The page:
Back where it began
The modern colonization of the eastern Arctic came about because of three world-historical events over which Inuit had absolutely no control: World War II, the development of the nuclear arms race, and the Cold War.
So it’s fitting that the reclamation of Nunavut by its own people will be marked at a place that owes its very existence to those events: a military hangar near Iqaluit’s airport runway.
World War II brought hordes of outsiders, Americans mostly, who built the infrastructure that the Canadian government would later use to assert its own presence in the Arctic. The nuclear arms race and the Cold War brought the Americans back in the 1950s to build the Dew line, thus creating more air strips, weather stations, and modern communications systems.
In reponse to all of that, the Canadian government set into motion a chain of events that changed the Inuit world forever. The American-built infrastructure made it easier for Canadian administrators to build nursing stations, schools, government offices and fixed communities, a new world in which Inuit were required to live whether they wanted to or not.
When all this began, Inuit did not have the right to vote in Canadian elections, and it was not until the late 1960s and early 1970s that Inuit could even vote for their own territorial and municipal representatives. Inuit parents had no say in a federal school school system that swallowed up innocent unwilling children and spat out bitter, wounded and often badly-educated young adults. Some Inuit were not even free to travel or live where they chose — on their own land.
Ottawa turned its oppressive bureaucracy over to a territorial government based in Yellowknife, then controlled by non-aboriginal officials whose ambition was to create a northern provincial government that ignored aboriginal identity and could have crushed aboriginal rights forever. Under that government, an assimilationist ideology grew up, based on catch-phrases like “We’re all northerners together.”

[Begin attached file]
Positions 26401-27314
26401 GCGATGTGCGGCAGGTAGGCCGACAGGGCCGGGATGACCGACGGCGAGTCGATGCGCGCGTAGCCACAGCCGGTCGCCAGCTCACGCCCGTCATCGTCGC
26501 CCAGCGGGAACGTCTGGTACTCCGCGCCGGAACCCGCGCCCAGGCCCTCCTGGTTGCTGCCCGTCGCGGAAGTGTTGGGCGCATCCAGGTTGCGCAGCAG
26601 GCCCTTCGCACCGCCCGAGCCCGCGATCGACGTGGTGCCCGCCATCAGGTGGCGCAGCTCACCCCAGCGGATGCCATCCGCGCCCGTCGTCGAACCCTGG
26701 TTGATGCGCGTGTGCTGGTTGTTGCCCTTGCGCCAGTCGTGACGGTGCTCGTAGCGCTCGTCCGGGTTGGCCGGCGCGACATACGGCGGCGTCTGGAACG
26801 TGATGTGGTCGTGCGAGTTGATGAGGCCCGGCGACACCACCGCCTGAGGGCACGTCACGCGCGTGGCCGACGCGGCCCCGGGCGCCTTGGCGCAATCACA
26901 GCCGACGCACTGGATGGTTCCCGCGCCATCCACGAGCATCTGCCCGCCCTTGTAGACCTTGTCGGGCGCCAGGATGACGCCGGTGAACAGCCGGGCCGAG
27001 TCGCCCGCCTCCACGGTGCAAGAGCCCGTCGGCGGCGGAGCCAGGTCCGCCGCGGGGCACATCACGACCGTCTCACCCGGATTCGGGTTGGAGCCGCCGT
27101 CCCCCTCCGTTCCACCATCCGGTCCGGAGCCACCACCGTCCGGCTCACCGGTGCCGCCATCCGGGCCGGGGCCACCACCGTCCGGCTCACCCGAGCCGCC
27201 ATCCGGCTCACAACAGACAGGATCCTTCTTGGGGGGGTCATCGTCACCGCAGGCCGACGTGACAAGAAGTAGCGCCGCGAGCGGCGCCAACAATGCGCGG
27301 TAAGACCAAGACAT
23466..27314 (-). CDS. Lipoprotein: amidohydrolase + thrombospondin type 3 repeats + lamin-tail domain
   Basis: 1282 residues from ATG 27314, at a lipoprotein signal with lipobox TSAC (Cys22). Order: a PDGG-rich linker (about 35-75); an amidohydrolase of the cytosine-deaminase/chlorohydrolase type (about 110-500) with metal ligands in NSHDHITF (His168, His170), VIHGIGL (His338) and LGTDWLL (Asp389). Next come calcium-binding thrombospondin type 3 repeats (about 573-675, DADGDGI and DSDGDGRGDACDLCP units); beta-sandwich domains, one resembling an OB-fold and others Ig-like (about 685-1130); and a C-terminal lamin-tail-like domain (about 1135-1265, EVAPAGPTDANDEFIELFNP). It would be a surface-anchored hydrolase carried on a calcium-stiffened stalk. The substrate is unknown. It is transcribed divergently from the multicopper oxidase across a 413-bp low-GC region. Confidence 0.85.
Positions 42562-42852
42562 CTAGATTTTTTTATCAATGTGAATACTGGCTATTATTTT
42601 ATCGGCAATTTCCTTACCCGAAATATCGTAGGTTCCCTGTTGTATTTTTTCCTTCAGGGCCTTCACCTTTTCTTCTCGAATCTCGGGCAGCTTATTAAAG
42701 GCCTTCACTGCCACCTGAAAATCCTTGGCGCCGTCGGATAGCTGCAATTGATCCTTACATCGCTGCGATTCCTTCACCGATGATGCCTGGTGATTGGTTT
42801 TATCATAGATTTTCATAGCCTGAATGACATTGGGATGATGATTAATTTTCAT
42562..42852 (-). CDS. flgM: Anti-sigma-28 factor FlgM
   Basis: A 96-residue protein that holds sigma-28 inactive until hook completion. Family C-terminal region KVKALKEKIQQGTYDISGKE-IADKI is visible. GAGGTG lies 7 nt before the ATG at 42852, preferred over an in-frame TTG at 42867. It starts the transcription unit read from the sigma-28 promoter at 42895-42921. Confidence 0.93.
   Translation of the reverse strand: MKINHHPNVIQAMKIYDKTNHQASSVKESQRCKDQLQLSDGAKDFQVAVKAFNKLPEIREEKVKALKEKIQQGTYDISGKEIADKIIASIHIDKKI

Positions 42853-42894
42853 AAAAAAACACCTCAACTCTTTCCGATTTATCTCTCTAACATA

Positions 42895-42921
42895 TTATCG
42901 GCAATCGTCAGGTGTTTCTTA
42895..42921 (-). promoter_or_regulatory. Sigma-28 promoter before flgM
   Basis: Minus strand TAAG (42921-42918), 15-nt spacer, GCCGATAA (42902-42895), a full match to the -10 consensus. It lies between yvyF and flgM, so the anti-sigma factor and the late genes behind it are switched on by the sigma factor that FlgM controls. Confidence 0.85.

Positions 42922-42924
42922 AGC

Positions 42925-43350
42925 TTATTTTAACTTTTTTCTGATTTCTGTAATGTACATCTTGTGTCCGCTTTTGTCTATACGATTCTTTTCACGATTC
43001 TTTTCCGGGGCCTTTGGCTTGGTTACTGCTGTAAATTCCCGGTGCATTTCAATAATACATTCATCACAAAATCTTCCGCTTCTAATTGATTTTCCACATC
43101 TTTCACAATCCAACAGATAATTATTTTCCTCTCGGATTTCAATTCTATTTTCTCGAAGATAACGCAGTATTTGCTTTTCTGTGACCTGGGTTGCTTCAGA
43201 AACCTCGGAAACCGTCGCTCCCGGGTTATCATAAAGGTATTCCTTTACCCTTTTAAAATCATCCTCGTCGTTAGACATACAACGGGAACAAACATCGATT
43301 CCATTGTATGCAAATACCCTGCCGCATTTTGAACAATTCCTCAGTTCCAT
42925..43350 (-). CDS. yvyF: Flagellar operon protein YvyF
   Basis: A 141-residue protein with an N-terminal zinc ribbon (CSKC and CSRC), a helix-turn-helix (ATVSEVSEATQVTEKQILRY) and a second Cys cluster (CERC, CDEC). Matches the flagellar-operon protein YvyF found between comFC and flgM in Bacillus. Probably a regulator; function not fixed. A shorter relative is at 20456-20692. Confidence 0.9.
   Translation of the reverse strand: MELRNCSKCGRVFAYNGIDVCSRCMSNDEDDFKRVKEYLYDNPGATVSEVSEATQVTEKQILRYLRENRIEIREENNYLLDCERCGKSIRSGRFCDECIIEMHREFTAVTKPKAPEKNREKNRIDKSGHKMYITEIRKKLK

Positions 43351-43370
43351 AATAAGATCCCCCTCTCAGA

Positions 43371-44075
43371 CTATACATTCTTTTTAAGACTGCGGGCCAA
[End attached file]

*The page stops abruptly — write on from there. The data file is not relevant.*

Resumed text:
That didn’t happen, thankfully, but the new Yellowknife-based bureaucracy did turn into a bloated, officious parody of its Ottawa counterpart.
If the Inuit Tapirisat of Canada had not developed the idea of Nunavut in the early 1970s, somebody else would have invented it. Though it was created with the best of intentions, mostly, the Yellowknife-based government of the Northwest Territories never did, and never could, win the hearts of Inuit.
It should never be forgotten that to get Nunavut, Inuit had to surrender the one thing that Canada could never take away from them without their consent: their aboriginal title. Those who remember the land claim ratification campaign in the fall of 1992 will remember the hard questions that many beneficiaries asked at that time. Before that vote, many beneficiaries searched their hearts deeply before deciding whether or not to surrender their aboriginal title in exchange for the rights written down in the land claim agreement, and a process that would lead to the creation of a Nunavut territory on April 1, 1999.
Now that the people of Nunavut have elected 19 of their own legislators, who in turn have elected Nunavut’s first cabinet, the sacrifice seems worthwhile.
We said already that a military hangar is a fit place to honour the reclamation of Nunavut by the Inuit. It’s also fit that Canadian military personnel are now scurrying around that building performing the menial but necessary work required to house a ceremony that will honour an Inuit creation: Nunavut.
Next week, you will not find an editorial on these pages. That’s because the next issue of Nunatsiaq News, dedicated exclusively in honour of Nunavut, will appear on April 1.
In Nunavut, the date “April 1, 1999” does not require any commentary. That date, and that day, makes its own magnificent statement. JB